Q&A: The Duality of Panda Bear

[caption id="attachment_1565" align="aligncenter" width="630" caption="Panda Bear in Monticello, N.Y., September 2009. Photo: Roger Kisby/Getty Images"][/caption]

A new Panda Bear record has become an event. Following 2007’s Person Pitch, as great as it was, it wouldn't have been easily guessed that Noah Lennox would become a beloved beast. It certainly helps that his main gig is Animal Collective. But people gravitate towards Panda’s solo work in a different manner than AC's drippy loop-rock. Panda Bear songs are steeped in memory, whether it’s our own or his or both. It’s more than that though. While rooted in our collective conscious’ past, Panda Bear songs feel complex, indicative of a musician who’s concerned with pushing the limits of song construction. And while the songs on Tomboy don't meander like they do on Person Pitch, there's still that familiar warmth-by-layering that makes a Panda Bear record unique and something to be studied, mining for new sounds with each listen. 

I called Lennox up after a day of Animal Collective rehearsals in Maryland. A polite woman answered the phone, likely his mother (which is an utterly weird realization). But Lennox's mellow demeanor and openness quickly dissipated any fixation on the idea that I was just talking to some dude at his dining room table.  

There seemed to be near riots amongst Animal Collective fans when Tomboy didn’t come out last year.  

I guess I just took too long and made the mistake of being too positive that I was going to be done at a certain point. I feel like I wanted to make sure everything was as good as it could be.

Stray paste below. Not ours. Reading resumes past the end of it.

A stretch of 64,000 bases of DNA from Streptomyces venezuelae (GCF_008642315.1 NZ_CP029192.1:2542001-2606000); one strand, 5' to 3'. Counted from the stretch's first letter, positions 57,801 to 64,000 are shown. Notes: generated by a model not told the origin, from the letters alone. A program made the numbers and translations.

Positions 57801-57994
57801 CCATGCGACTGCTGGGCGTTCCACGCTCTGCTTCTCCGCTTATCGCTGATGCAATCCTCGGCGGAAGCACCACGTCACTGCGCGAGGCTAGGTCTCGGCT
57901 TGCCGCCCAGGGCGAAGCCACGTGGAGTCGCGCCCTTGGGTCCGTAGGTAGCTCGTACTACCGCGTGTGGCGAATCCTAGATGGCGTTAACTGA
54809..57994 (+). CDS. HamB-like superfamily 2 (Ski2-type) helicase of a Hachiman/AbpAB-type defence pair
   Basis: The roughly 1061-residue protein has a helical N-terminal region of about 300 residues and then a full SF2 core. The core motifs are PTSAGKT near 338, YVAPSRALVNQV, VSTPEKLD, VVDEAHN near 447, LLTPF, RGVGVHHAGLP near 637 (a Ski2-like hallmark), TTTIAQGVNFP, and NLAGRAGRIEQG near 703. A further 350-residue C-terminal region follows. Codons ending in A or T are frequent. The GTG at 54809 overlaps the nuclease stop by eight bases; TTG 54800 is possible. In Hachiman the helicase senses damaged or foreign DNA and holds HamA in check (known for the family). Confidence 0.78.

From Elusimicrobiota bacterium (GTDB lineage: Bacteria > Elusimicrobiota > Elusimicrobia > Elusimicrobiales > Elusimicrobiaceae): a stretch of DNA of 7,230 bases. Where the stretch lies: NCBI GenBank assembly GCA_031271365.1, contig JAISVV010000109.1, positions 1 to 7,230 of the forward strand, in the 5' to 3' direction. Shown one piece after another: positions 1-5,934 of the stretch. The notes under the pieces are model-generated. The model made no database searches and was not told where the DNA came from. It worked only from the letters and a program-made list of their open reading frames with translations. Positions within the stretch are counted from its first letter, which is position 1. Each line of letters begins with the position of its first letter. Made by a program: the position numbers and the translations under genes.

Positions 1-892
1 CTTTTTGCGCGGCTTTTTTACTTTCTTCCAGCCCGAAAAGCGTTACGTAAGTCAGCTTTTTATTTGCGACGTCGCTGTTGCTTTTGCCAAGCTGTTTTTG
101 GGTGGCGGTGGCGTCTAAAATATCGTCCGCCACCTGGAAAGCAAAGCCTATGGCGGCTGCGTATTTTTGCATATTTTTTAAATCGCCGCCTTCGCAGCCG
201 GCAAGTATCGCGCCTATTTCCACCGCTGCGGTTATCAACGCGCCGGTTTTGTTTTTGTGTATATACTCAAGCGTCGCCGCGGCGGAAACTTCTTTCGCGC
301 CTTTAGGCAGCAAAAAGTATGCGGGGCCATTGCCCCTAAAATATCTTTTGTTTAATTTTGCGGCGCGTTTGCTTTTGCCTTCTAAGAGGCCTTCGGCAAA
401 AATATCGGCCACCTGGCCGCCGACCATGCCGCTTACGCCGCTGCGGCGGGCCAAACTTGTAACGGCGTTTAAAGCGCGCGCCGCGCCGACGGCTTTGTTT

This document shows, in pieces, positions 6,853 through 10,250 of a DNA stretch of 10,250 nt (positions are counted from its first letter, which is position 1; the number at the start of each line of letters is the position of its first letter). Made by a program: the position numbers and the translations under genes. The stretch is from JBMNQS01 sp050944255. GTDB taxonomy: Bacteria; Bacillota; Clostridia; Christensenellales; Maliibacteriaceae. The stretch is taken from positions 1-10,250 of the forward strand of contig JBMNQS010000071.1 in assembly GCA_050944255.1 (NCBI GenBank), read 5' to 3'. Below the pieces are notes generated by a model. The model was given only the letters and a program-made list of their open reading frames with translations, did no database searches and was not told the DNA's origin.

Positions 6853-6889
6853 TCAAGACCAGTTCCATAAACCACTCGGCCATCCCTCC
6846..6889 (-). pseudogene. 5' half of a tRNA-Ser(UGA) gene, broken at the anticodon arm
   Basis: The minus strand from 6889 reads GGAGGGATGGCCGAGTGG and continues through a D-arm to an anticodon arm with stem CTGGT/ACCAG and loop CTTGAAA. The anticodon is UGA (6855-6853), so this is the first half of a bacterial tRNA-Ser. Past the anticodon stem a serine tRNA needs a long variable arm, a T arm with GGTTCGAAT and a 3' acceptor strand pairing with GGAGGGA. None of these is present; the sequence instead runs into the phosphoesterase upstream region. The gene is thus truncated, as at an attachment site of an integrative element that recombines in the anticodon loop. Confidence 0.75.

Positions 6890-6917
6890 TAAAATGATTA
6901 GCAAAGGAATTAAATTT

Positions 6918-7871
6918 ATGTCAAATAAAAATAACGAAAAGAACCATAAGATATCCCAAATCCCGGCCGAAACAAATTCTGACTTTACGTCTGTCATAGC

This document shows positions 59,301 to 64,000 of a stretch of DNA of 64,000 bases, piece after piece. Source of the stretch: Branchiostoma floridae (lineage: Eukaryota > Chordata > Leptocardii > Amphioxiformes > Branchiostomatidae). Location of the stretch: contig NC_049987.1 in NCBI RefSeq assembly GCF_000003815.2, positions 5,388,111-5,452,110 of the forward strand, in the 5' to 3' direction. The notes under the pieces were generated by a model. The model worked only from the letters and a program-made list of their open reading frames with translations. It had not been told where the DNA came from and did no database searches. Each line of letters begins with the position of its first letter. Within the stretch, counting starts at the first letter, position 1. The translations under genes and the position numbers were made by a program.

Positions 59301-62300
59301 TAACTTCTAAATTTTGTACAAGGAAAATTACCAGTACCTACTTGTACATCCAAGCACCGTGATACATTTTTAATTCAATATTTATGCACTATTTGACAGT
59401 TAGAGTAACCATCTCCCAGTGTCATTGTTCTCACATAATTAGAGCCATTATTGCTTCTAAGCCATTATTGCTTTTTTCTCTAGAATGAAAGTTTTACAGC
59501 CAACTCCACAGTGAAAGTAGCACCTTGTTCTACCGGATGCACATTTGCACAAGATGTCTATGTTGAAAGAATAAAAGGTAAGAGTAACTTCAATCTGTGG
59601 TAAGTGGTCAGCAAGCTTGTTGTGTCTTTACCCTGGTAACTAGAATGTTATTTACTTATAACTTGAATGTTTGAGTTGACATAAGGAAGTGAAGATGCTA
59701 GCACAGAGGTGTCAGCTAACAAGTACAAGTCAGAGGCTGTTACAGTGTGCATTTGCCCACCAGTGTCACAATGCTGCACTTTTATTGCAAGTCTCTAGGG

But sometimes letting things marinate is the way to go.  

Totally. I thought for awhile that I wanted to do just a single, or a couple songs at a time. One of the advantages [with that] is that it helps me sit with the song for awhile and it helps me figure out what other types of songs I’d like to do. 

Regarding the title Tomboy, is this referencing a particular tomboy or just tomboys in general?  

No, it’s the image of the archetype of something that’s two opposing things at the same time. A lot of the songs address different contrasts or clashes like that. Usually within myself or something that I’m experiencing or have experienced before. 

Are you still living full time in Portugal?  

Yeah, we are. I’m here in Baltimore for a couple of months; Animal Collective is working on new music and we wanted to try to be together in one spot. 

But Tomboy was recorded in Portugal. 

Yeah, all of it. The final mixing of everything, which was done by Sonic Boom, he did it in New York. He and I would just kind of talk through a bunch of emails during the day, for two months.